XP Home OEM dilemma

  keja 12:13 03 Feb 2006

Hmm, don't know what to do here....

Last year, I thought I might finally get round to upgrading my (then 4+yr) old laptop from WinME to XP. As it's old I wasn't too sure whether that would work, so decided to buy the cheaper option from a reputable online retailer.

However.... as it was then my only pc and I didn't want to find myself with no pc (and no internet access to find help) I didn't quite get round to it.

Microsoft are withdrawing support for WinME, so I thought - New Year, time to get it working - and thought I'd check for advice on installing it.

Now some of the posts here say I can't install the OEM edition (which I bought thinking I only needed it for one pc) on my old pc.

I doubt the retailer will take it back after several months - and why did they sell it if it was illegal?

The full version at £160+ is a lot to pay for a (now) 5yr old pc - and it might not work too well either.

Any advice on this?

  ventanas 12:18 03 Feb 2006

If they just sold you the CD then it was illegal. For the rules click here

But even if you bought before these came in it wouldn't have made any difference. Unless you were buying a new machine, or a qualifying piece of hardware (which must be installed and in use) OEM has always been a no go. But that didn't stop anyone selling them.

You must, I'm afraid, buy a retail copy. An Upgrade cd would do for around £80

  spuds 12:45 03 Feb 2006

There's as been quite a number of forum post on this very subject recently, due to Microsoft's change of attitude.And the comments got rather heated at times.

The way that I understand the position now, and I stand to be corrected, is that the OEM can be installed on a 'new' computer, and only on one 'new' computer. If the 'new' computer dies, then the OEM software will die with that computer.Previously it was a case of buying a piece of hardware with Microsoft XP OEM products,but I think this rule as now been relaxed slightly.Remember though, that any OEM support, other than that which is available on-line visually, then it is for the seller to supply this support, Microsoft will not.

  ventanas 12:51 03 Feb 2006

The rule about buying a piece of hardware with OEM Windows has actually gone altogether. It is no longer possible to do this. The rules are now, IMHO, much clearer than they were before.

  keja 14:18 03 Feb 2006

Yes, I did buy it with hardware (memory, I think), and according to the retailer's site that complied with Microsoft's rules.

Is there likely to be anything in the installation/cd/program itself that would identify it as pre-dating the new rules - which surely should show it was legitimate?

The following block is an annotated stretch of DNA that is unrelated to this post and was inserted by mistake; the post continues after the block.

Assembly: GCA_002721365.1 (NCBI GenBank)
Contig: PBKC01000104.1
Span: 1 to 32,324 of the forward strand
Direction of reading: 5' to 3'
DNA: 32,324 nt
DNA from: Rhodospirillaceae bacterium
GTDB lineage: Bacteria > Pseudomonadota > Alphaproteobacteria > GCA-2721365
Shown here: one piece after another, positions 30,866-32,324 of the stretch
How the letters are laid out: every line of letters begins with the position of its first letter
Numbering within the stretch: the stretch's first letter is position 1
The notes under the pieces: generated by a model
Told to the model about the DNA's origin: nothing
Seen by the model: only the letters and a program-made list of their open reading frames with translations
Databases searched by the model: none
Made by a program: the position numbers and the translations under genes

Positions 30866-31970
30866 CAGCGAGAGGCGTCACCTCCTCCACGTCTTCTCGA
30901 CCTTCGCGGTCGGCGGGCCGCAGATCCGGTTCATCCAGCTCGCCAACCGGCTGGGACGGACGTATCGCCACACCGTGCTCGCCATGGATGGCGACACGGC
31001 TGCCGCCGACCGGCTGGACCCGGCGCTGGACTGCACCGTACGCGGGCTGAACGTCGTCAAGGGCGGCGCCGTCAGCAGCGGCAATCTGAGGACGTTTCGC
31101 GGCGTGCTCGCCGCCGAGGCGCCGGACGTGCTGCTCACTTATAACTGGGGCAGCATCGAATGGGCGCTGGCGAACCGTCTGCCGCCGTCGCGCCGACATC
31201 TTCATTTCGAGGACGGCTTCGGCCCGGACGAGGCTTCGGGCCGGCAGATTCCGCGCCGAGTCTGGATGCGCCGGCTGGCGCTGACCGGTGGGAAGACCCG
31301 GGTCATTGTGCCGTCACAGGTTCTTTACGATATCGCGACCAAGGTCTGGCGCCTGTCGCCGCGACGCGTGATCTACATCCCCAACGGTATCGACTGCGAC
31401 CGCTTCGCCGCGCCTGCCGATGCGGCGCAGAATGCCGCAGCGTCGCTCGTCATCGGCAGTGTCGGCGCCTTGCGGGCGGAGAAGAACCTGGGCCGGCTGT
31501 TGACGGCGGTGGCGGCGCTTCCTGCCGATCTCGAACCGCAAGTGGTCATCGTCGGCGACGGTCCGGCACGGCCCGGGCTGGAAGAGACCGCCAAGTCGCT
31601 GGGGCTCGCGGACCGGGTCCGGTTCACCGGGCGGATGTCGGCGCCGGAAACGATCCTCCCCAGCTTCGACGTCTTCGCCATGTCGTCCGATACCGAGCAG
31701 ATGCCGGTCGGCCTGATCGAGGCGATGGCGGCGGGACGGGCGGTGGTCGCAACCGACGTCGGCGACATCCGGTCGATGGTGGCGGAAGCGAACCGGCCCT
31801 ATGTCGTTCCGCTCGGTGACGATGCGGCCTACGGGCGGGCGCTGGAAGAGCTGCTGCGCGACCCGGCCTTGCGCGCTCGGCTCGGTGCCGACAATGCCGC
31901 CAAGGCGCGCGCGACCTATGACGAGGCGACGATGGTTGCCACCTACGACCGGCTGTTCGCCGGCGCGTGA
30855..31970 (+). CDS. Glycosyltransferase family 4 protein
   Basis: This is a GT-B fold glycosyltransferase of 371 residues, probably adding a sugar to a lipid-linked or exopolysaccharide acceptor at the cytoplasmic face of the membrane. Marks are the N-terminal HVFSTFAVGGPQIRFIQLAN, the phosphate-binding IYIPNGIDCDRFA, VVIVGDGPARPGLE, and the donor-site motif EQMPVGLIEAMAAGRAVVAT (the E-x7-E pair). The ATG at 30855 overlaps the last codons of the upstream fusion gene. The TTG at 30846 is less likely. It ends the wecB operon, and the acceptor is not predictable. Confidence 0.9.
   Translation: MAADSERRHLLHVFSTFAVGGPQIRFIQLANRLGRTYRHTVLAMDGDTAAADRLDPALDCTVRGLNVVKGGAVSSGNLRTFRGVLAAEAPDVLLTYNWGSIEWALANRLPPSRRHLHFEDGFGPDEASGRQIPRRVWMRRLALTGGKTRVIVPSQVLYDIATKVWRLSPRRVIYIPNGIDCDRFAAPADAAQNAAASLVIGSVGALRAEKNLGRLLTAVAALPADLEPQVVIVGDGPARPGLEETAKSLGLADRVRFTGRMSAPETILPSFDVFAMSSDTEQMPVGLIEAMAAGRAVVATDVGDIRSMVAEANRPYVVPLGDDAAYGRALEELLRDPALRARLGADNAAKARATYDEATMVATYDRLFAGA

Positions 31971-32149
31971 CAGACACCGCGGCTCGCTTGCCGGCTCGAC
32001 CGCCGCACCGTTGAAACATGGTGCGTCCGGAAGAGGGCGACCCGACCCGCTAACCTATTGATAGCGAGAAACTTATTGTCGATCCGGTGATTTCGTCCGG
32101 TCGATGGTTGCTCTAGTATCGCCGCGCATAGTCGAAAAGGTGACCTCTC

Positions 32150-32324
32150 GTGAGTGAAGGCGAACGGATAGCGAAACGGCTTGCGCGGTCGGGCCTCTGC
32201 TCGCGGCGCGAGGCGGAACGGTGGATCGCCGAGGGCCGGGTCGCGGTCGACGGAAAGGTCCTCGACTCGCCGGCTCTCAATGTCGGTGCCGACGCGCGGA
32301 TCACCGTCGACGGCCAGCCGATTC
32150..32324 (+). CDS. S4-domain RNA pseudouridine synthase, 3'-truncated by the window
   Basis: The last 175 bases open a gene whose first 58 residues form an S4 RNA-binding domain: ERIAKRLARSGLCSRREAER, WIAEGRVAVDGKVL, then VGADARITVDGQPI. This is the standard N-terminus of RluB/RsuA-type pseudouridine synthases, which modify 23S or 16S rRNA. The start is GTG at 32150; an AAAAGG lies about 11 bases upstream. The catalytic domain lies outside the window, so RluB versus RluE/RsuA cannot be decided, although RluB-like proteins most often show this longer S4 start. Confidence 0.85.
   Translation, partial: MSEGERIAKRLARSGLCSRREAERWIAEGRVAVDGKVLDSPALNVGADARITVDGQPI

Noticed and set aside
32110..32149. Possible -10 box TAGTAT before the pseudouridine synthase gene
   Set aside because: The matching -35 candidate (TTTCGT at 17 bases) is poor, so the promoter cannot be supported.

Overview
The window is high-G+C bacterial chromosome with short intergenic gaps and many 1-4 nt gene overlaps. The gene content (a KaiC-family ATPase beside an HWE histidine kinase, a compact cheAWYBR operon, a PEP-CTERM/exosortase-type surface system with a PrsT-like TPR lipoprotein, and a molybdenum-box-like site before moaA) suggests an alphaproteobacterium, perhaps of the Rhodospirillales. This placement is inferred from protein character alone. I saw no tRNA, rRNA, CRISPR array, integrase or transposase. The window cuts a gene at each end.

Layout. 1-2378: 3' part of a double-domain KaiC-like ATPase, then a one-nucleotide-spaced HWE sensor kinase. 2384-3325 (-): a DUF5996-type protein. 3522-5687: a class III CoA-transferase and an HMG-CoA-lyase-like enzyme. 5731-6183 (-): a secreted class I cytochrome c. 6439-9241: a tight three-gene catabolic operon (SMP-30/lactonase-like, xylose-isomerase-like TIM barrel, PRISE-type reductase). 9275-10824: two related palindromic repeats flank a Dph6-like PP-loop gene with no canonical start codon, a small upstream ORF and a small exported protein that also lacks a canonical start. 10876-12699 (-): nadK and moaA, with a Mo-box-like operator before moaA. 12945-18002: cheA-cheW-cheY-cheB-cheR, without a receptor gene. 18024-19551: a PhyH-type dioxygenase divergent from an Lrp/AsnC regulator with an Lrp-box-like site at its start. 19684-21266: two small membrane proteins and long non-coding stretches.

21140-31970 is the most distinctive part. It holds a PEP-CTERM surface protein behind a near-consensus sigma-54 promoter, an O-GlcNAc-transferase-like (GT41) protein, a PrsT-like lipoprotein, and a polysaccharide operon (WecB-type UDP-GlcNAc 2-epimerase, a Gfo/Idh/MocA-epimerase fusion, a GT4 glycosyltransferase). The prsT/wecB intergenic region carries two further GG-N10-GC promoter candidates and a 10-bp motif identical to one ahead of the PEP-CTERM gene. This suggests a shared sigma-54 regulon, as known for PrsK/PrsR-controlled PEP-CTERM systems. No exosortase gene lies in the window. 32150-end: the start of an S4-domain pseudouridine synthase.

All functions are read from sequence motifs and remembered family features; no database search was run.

I had no intention of breaking the law and was just trying to do the best I could on a tight budget.

(Some advice on the internet seems to suggest that a fresh install is preferable to an upgrade.)

  keewaa 14:25 03 Feb 2006

I thought , as long you have a windows product key, it is the key that allows you to install XP on whatever machine you want. Surely it is the key that makes XP machine specific, and if the old machine only had ME, can't any XP be installed on it, as long as the key is present to use?

  Taw® 15:23 03 Feb 2006

Lots of debates happen here regularly and some good advice on the legal side is given. Personally I do not see MS chasing after you for what you want to do. It is illegal for riding a bike on the footpath, how many people do you read about being prosecuted for [email protected] Before the legions fall on me and send me to purgatory I am not condoning the installation of illegal installing of software, but merely stating that common sense should prevail in this issue.

  countryboy 16:08 03 Feb 2006

Go on install it. who is to know that it was not supplied with the computer? Just about every custom built PC is/can be supplied with an OEM copy of windows just in case you need to reinstall.

  ventanas 16:15 03 Feb 2006

As has already been said, there is no reason why it should not install and work. You did buy hardware with it, and if it was before the date of the new rules, then all is legal, assuming you have installed the memory. You should remember that if the memory fails, then the XP licence goes with it. (But who is going to know).

First of all I would run the XP disc and view the hardware compatibility report that is offered. This will warn you of any potential problems. XP will probably have drivers for all your hardware, bearing in mind its age. But modems are nearly always a problem. I would download new drivers first. if all is ok then yes, I would go for a reformat and clean install if the current ME has been there for a while. Make sure you back up everything you need first. For info on what to expect click here

Keewaa, no it cannot. Please view my link in my first posting.

  ventanas 16:18 03 Feb 2006

Should have mentioned, once you're up and running dont forget all the Windows Updates. Be prepared for quite a few.

  keewaa 19:28 03 Feb 2006

So do things like the windows update site, where validation is required, analyse things like this, or is it purely checking for a correct key for the installed XP?

What happens when the HDD goes phut?

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